Results tagged Dijon mustard from David Lebovitz

Winter Salad with Pecans, Pears and Gorgonzola

winter salad recipe blog pears pecans gorgonzola

I eat a salad almost every day. I grab a big bowl, make dressing in it, then toss in whatever ingredients I have on hand. It might be a hard-boiled egg, miscellaneous greens, bits of roast chicken, slivered carrots, shredded cabbage, toasted nuts, cherry tomatoes, crumbled cheese, and so forth – whatever I have on hand. (But hold the alfalfa sprouts; does anyone really like those?)

It gets pretty frosty in Paris in the winter, and I always feel sorry for the outdoor market vendors who stand there and shiver while we decide on what to buy. Those of us who descend on the market try to get in and out as fast as possible. When it gets really cold, some vendors huddle near plug-in heaters that don’t seem to do all that much, but I’m sure are better than nothing. (They have them in some of the French train stations as well, and people flock to be close to them, as if they were some mythic totem.)

At home, I’m okay in the heat department, but each year I vow I’m going to get one of those lights that is supposed to make you happy during the gray winter season. I was once a guest on a television show in New York and they had one in the corner of their kitchen. When I asked if it really made a difference, they said, “We’re not sure…but we seem to gravitate toward it, and all of us end up working around it.”

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Homemade Mustard

homemade mustard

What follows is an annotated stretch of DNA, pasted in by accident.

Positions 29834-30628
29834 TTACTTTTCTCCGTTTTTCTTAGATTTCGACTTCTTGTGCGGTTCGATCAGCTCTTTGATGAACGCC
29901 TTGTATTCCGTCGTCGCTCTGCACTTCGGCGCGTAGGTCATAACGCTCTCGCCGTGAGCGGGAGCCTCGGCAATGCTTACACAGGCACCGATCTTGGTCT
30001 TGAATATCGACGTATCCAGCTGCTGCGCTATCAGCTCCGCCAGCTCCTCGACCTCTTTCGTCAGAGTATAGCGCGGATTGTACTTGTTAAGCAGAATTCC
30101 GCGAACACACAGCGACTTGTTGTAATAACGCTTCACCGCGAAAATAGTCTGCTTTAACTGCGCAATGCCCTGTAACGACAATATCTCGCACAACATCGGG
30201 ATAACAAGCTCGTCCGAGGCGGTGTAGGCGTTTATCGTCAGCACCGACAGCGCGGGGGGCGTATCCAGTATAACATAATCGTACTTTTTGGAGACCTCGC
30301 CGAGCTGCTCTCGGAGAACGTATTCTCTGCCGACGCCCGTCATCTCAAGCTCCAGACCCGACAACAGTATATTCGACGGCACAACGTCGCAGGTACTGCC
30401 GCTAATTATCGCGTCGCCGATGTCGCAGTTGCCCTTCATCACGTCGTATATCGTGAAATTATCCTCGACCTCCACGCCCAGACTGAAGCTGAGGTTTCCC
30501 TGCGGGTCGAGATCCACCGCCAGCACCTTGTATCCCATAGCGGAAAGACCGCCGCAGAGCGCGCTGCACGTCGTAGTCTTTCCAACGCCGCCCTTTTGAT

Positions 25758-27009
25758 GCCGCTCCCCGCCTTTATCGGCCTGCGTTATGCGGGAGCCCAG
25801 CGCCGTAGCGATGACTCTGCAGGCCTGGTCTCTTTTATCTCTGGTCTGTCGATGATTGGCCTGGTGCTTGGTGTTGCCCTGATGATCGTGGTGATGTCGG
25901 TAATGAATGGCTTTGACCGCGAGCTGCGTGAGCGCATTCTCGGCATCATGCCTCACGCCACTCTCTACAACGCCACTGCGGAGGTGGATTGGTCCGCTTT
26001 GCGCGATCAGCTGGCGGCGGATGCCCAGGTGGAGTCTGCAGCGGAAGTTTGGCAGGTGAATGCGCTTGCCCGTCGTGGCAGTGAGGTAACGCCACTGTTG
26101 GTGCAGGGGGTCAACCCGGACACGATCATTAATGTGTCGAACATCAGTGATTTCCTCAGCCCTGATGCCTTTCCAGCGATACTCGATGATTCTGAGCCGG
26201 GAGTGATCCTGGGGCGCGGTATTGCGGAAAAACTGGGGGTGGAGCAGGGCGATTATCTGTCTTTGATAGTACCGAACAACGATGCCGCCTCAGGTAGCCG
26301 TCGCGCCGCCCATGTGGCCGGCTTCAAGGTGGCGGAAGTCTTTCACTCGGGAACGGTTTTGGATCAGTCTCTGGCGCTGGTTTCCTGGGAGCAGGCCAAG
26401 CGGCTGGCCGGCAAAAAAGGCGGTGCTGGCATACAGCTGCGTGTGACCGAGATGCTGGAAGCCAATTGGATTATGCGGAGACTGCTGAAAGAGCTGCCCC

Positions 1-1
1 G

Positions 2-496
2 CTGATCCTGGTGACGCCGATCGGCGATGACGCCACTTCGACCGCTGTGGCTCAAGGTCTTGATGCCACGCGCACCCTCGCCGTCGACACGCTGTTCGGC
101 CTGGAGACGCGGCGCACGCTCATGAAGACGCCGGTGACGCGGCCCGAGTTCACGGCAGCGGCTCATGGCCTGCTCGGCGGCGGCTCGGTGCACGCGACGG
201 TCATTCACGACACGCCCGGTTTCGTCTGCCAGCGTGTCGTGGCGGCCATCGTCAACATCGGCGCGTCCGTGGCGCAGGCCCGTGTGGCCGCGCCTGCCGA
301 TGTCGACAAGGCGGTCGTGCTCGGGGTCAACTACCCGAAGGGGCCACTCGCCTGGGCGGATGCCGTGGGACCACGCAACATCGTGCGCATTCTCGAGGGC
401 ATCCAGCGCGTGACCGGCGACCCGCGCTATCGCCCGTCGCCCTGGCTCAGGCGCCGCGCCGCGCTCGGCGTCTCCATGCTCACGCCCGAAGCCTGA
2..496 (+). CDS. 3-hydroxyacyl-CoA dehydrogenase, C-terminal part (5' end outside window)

A few years ago, The Art of Living According to Joe Beef – which calls itself “A Cookbook of Sorts” – landed in my kitchen. I wasn’t sure what to make of the book. It had a four-letter word in the beginning of the introduction, courtesy of a New York chef known for swearing. There was a chapter on Canadian trains. And as interesting as they sounded, I wasn’t sure I would ever make Filet de Cheval à Cheval (pan-fried horse steaks with a sunny-side up egg saddled-up on top), Pork Fish Sticks (yum), or Chicken Skin Jus (sauce made of…yes, chicken skin – ok, I’m in on that one.)

Cornflake Eel Nuggets (the story is pretty funny in the book), well, I’d give them a try at the restaurant because I’m not especially anxious to clean my own eel at home, there’s a Foie Gras Breakfast Sandwich that tempts (maybe not for breakfast, but I could imagine that for lunch), and I am not sure I would build my own metal Marjolaine cake mold (there are dimensions in the book) – although the multilayered cake made inside of it looks absolutely great.

(However I wish they hadn’t included pictures of their homemade cake pan for making the cake in, because I haven’t been able to stop thinking about tackling that welding project ever since I read about it. Darn you, Joe Beef!)

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How to Make French Vinaigrette

One assumption that I’m going to make about the French is that they’re not afraid to make things au pif, or “by the nose”.

utensils

I don’t know if a precise recipe for sauce vinaigrette actually exists. But if there is, I bet few people follow it very closely. And Romain is no different from his compatriots when it comes to recipes, and rules.

They are both for other people—and don’t apply to him.

adding salt salad basket

Vinaigrette is just one of those things. It’s a few simple ingredients which come together so well, when done right. Anyone can make it: you just pour, stir, marinate, then taste until it’s just right. But the salad dressings in France always taste better to me than elsewhere. So thought I’d follow Romain when he made a true vinaigrette. He was surprised at the idea of measuring anything, so I follow him through the steps, taking a few notes along with way (see Recipe, at the end) and along the way, I learned two French secrets for a great salad dressing.

One is that you must use good Dijon mustard.

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